Sunday, March 9, 2008

Moules & Frites

Is there anyone who doesn't like moules and frites?
Get 1 -1.5 lbs of moules per person. Throw out any that don't close when you tap them. Scrub them clean and de-beard them.
Saute some celery and shallots in unsalted butter in a pot until soft, about 5 minutes. Add the moules, about a cup and a half of white wine, some thyme, parsley and a bay leaf. Bring to a boil and cook for about 5 minutes.
Scoop the moules into a bowl. Add blue cheese to the sauce and stir until melted. Ladle over the moules and serve with crusty bread and frites.

Now doesn't that look delicious?

That's Laurie's famous aioli.

See all the photos here.

Fried eggs

Fried eggs with toast, large curd cottage cheese, and grape juice.
Heat butter in a frying pan. When ready, add eggs. Cook over medium low heat until they almost look done. If they look done in the pan, they're overcooked. I think that's one of the rules of cooking. Plate.

This is a pizza dough blowing up like a football. I had to poke a bunch of holes in it. We made an Italian sausage, onion, and fontina pizza.

Thursday, February 21, 2008

Stuffed Chicken Breasts

I usually make this recipe with a white cheese such as fontina or grueyer, but I had some curds that were getting in my way, so I used them. Maybe not so good a choice as they are a bit oily.

Mix breadcrumbs with some herbs and spices, cheese, and tomato juice to make a stiff paste. Allow it to sit for about ten minutes.

Pound boneless, skinless chicken breasts to a uniform thickness.

Form the stuffing into an oval and cover with the chicken. Salt & pepper to taste.
Bake at 375 for 30 - 40 minutes.

Let rest for ten minutes before serving.

Wednesday, February 13, 2008

Pesto Pizza with Shallots and Peppers

Our grocries now sell pizza dough. We've grilled pizzas several times before, but tonight we made a pesto with shallots and red pepper pizza in the oven. It was great and very simple to do.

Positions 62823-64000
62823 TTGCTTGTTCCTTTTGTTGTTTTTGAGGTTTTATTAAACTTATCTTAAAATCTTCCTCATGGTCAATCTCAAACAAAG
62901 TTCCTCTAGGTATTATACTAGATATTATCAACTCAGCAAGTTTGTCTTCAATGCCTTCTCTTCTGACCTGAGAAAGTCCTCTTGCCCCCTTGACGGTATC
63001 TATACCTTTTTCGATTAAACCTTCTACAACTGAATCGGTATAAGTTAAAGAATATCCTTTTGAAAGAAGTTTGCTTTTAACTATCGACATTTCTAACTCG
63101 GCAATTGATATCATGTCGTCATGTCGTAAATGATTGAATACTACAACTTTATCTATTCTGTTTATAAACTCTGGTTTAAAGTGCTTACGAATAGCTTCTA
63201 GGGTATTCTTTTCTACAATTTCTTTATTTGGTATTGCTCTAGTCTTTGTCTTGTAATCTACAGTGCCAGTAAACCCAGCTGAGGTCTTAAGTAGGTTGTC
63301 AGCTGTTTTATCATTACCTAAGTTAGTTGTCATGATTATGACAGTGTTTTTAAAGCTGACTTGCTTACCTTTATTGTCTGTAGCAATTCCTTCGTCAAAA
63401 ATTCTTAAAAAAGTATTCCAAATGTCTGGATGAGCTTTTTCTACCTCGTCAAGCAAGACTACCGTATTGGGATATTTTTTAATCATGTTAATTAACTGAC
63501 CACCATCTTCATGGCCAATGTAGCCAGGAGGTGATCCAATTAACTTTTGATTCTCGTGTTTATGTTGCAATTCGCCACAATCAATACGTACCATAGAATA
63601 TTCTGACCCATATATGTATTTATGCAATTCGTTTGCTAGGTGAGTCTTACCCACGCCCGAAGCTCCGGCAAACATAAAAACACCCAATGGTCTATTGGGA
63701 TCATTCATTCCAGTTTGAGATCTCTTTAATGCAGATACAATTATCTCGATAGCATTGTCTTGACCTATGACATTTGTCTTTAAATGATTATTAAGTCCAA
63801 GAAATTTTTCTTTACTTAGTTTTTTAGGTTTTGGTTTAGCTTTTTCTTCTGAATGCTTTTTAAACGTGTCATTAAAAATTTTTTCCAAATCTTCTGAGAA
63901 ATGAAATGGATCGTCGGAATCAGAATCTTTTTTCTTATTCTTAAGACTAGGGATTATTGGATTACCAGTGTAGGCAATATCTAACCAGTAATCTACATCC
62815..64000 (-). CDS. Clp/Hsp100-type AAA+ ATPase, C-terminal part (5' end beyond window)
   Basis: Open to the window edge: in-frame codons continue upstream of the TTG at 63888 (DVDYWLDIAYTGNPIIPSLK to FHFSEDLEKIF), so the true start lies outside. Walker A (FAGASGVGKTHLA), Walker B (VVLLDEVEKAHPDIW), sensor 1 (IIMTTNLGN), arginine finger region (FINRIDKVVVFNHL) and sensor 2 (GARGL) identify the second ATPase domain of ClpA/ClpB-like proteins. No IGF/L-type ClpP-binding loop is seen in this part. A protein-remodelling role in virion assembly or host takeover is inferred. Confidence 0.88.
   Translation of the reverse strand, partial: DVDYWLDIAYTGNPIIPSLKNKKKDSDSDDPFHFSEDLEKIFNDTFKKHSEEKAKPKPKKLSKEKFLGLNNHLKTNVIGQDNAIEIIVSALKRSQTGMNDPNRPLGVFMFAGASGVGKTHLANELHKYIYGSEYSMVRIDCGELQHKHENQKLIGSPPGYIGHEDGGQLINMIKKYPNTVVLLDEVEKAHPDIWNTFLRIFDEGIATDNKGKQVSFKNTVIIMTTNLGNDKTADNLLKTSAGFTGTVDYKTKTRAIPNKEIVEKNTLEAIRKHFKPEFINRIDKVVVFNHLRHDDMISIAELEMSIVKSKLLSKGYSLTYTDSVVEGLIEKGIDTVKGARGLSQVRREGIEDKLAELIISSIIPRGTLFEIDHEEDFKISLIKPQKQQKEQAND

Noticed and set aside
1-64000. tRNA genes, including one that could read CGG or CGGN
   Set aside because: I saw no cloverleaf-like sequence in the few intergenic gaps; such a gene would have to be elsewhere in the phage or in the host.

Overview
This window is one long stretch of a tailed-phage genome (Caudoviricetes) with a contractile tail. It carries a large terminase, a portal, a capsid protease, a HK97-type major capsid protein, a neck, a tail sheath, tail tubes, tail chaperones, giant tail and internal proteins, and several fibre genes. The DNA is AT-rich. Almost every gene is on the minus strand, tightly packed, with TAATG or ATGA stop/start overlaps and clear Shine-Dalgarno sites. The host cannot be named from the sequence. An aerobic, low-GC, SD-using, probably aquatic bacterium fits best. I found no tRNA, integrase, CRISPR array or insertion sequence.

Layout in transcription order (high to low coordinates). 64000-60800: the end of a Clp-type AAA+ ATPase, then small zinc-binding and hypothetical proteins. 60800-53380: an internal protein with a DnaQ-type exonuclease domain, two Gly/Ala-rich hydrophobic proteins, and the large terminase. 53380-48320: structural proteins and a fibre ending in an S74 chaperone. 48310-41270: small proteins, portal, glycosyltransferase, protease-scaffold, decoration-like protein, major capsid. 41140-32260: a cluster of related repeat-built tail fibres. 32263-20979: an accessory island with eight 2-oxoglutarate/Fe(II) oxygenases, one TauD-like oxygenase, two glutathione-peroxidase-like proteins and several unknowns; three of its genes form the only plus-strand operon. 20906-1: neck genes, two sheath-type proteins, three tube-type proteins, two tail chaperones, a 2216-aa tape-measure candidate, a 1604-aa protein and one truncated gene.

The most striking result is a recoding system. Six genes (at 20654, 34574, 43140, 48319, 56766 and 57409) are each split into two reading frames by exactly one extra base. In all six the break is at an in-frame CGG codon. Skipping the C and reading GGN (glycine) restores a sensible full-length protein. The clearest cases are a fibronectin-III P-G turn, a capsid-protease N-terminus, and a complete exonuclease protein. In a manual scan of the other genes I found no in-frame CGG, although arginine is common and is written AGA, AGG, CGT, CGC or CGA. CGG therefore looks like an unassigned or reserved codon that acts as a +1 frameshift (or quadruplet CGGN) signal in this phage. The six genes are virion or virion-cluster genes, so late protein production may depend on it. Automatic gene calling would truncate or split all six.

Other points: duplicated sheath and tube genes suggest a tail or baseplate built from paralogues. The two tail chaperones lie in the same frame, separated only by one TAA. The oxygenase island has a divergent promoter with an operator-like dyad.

Preheat the oven to 435F with the pizza pan or stone. We use a pan with vent holes in it. Roll out the dough on a floured cutting board. Saute shallots and peppers.
When oven is hot, put dough on pan and cook for about 4 minutes. Remove pan from oven and add toppings in layers: pesto, vegetables, fontina. DO NOT overload the crust! Bake for about 10 minutes or until it looks done. Let the pizza rest for 5 - 10 minutes before cutting.

Tuesday, February 12, 2008

Pork Roast with Beets & Mashed Potatoes

Pork roasts in general take on sweet flavors well. I use maple syrup in this recipe.

Let roast warm up to room temperature. Oil lightly and rub with a herb blend.
Brown roast well – you know the second rule! Brown food tastes better! Put roast on a v-rack over a baking pan.

Mix cumin and cayenne pepper into maple syrup. Baste over roast, coating all sides.

Cook in a 325°F oven until it reaches and internal temperature of 150°F, about an hour.

Sara made the gravy out of the fond in the pan. Amy did the carving.

Laurie handles the beets and mashed potatoes. The roasted beets with blue cheese are a nice accompaniment to the pork.